Memories of the Mamaku
I worked as a deckhand on the Anchor Shipping and Foundry Company’s coaster Mamaku from 1955 to 1957, and during those years I took many photos of the ship and places she visited. Here are some notes to accompany those photos.
The twin screw M.V. Mamaku was built for the Anchor Company by Henry Robb Ltd., Leith, and launched on 28 July 1949. The vessel left Middlesborough on 20 October that year with a cargo of 300 tons of coke for Auckland, where she arrived on 23 December, having travelled via Gibraltar, Port Said, Aden, Colombo and Australia. She reached Nelson, her home port, on 9 January 1950.
The Mamaku carried 670 tons of cargo on a mean draught of 11ft 6in. Her two holds had a total capacity of 40,000 cubic feet. Two British Polar diesel engines each of 375 b.h.p. gave her a service speed of 10 knots. Externally, the Mamaku somewhat resembled the Puriri, a larger vessel built for the Anchor Company a year earlier; but unlike Puriri, the Mamaku had no after deckhouse and her main mast was set on the midships superstructure. In fact, she bore a closer resemblance to the original pre-war Puriri (which was sunk off Bream Head in 1941 by a German mine), having a similar design and dimensions and exactly the same internal volume (927 gross tons).
The Mamaku was a tough little ship, like most of the other coasters designed for New Zealand waters. Her short hull and shallow draught enabled her to negotiate the small tidal harbours in Tasman Bay. In fact, she had been specifically designed to swing safely when berthing at Motueka, a port she visited frequently. There was nothing fancy about the Mamaku, but with her raked stem, raised forecastle and classic wooden bridge structure, she was a handsome vessel, stoutly built and well equipped to cope with New Zealand maritime weather and the dangerous sandbars outside Greymouth, Westport and the Manukau Heads. She was regarded by those who sailed in her as ‘a good sea-boat’, meaning she was a vessel that behaves well on the open sea in bad weather. She was responsive to the helm even in heavy seas, and did not pitch or roll unduly or ship a lot of water.
The Mamaku was fitted with the latest MacGregor ‘single-pull’ folding steel hatch covers, which could be opened or closed quickly by a single wire pulled from an electric winch. These were much more efficient than the cumbersome wooden hatches, tarpaulins and battening-down fittings used formerly. Steel hatch covers made a substantial contribution to the safety of a vessel in stormy weather, and the ‘single pull’ mechanism sped up cargo handling. The after hatchway on the Mamaku had four sections which could be opened or closed in 40 seconds. The much longer forward hatchway had seven sections, three stowed forward and four aft, and opening took about 60 seconds.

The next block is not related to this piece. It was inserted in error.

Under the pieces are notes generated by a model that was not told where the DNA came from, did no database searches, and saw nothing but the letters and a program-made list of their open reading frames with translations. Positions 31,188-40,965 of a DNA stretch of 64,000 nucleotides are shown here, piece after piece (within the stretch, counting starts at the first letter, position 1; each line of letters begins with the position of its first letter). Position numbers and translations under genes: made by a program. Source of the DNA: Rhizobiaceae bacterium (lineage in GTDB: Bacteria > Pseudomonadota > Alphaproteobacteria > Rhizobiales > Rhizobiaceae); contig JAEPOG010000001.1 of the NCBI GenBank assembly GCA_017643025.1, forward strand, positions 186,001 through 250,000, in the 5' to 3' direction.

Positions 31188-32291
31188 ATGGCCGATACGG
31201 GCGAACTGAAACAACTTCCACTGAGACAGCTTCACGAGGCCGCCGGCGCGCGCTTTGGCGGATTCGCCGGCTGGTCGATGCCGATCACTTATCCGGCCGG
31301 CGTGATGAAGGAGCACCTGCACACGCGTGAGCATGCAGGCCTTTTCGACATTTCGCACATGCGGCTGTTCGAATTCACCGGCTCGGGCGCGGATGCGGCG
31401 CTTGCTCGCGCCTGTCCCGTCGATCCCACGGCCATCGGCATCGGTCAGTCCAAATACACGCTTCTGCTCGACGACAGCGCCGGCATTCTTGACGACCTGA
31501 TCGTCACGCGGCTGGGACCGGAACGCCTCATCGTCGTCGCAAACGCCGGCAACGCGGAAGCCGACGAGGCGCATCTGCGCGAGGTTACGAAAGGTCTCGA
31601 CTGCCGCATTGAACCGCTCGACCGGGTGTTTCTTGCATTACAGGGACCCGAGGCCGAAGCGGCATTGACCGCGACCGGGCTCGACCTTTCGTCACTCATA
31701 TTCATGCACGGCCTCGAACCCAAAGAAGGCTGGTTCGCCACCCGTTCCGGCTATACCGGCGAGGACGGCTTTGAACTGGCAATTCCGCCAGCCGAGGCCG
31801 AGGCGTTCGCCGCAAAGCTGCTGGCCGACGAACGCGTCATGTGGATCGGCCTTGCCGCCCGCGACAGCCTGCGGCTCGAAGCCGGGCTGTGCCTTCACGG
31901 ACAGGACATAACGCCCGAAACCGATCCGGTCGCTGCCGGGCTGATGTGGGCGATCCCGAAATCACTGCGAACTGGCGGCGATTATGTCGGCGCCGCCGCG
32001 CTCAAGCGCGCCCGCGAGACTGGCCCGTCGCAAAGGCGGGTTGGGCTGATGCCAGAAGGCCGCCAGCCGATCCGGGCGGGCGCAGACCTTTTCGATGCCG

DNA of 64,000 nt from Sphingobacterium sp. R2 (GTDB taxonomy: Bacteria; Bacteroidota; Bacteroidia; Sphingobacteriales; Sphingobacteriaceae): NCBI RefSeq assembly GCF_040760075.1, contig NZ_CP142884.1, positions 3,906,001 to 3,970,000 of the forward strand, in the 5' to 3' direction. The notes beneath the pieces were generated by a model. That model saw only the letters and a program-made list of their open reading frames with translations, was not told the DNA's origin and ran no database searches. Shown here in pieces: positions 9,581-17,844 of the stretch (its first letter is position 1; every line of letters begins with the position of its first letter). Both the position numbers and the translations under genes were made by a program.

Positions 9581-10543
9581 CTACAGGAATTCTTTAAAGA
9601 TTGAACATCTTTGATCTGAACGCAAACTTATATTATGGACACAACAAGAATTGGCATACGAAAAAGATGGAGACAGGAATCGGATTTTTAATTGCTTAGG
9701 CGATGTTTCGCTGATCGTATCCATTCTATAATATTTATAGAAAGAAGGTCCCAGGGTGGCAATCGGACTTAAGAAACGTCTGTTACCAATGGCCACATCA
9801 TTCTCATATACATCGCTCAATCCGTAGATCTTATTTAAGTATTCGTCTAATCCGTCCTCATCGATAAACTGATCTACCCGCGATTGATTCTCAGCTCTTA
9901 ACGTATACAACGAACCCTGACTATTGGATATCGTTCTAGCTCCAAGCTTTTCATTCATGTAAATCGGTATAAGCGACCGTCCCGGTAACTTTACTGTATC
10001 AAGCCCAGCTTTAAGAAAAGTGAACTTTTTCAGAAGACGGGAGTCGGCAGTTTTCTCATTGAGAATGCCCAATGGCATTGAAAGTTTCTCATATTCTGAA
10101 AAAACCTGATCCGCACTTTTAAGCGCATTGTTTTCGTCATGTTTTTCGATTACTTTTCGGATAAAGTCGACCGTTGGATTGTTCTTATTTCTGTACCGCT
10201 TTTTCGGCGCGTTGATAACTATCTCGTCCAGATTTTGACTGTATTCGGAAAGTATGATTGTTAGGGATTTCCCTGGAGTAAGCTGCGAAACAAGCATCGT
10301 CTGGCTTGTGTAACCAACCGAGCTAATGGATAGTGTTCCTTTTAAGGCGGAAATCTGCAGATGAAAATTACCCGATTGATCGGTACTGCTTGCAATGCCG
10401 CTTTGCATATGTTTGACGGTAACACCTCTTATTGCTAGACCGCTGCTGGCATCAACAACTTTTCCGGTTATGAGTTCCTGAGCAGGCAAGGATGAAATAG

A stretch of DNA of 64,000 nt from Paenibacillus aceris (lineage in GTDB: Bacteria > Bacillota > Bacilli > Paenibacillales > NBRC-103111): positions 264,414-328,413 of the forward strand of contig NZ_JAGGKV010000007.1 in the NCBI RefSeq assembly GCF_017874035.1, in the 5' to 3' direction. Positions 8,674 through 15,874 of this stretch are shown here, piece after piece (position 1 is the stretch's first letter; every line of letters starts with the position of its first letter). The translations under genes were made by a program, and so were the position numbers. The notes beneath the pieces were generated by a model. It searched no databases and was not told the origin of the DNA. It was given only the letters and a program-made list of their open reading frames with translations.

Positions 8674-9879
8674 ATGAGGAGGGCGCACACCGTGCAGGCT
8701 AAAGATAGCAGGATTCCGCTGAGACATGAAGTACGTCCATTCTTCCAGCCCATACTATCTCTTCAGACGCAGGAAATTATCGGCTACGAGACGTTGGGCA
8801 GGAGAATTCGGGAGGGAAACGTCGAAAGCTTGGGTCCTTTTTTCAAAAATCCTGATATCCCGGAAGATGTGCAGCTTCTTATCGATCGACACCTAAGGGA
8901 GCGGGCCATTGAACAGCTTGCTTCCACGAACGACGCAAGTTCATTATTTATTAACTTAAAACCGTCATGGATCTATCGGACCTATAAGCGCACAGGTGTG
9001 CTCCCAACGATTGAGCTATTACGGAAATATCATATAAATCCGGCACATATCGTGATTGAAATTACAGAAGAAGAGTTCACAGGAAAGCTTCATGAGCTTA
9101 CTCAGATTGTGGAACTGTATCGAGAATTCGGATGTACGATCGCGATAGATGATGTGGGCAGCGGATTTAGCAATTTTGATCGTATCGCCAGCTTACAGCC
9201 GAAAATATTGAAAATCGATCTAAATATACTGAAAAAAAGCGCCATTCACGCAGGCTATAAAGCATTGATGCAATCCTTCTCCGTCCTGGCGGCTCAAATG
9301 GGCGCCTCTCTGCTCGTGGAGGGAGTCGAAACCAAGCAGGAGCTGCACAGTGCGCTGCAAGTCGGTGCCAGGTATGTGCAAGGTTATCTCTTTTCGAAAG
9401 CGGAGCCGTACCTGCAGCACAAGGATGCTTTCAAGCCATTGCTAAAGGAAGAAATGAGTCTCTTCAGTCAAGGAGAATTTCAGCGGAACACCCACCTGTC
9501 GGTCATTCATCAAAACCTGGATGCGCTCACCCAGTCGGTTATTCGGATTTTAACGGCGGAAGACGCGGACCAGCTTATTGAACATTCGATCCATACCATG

The ship was a real workhorse. Sometimes she was used to take coal from the West Coast to ports in the North Island. More often she was employed in carrying general cargo between Onehunga, Nelson and Wellington, all sorts of goods – motor vehicles and machinery, timber and other building materials, agricultural fertilizer, bales of wool, frozen meat and fish, fresh fruit and vegetables, and household appliances.
The tiny port of Mapua did not have any permanent wharf workers, and during the apple season the labour used to load cases of fruit was provided by local orchardists, who had a personal interest in getting their produce away to market quickly and in good condition. The deck crew manned the winches and supervised the stowing of the traditional white pine boxes containing the precious fruit. There were summer evenings at Mapua wharf when everyone, fruitgrowers and seamen, worked together frantically till midnight to finish loading the ship and enable her to catch the tide. I remember more than one such occasion when, dog-tired and sweaty after a long hot evening driving a winch, I was rostered on the graveyard watch - midnight to 4 am – and so was obliged to stay awake and alert enough to steer the ship when she put to sea.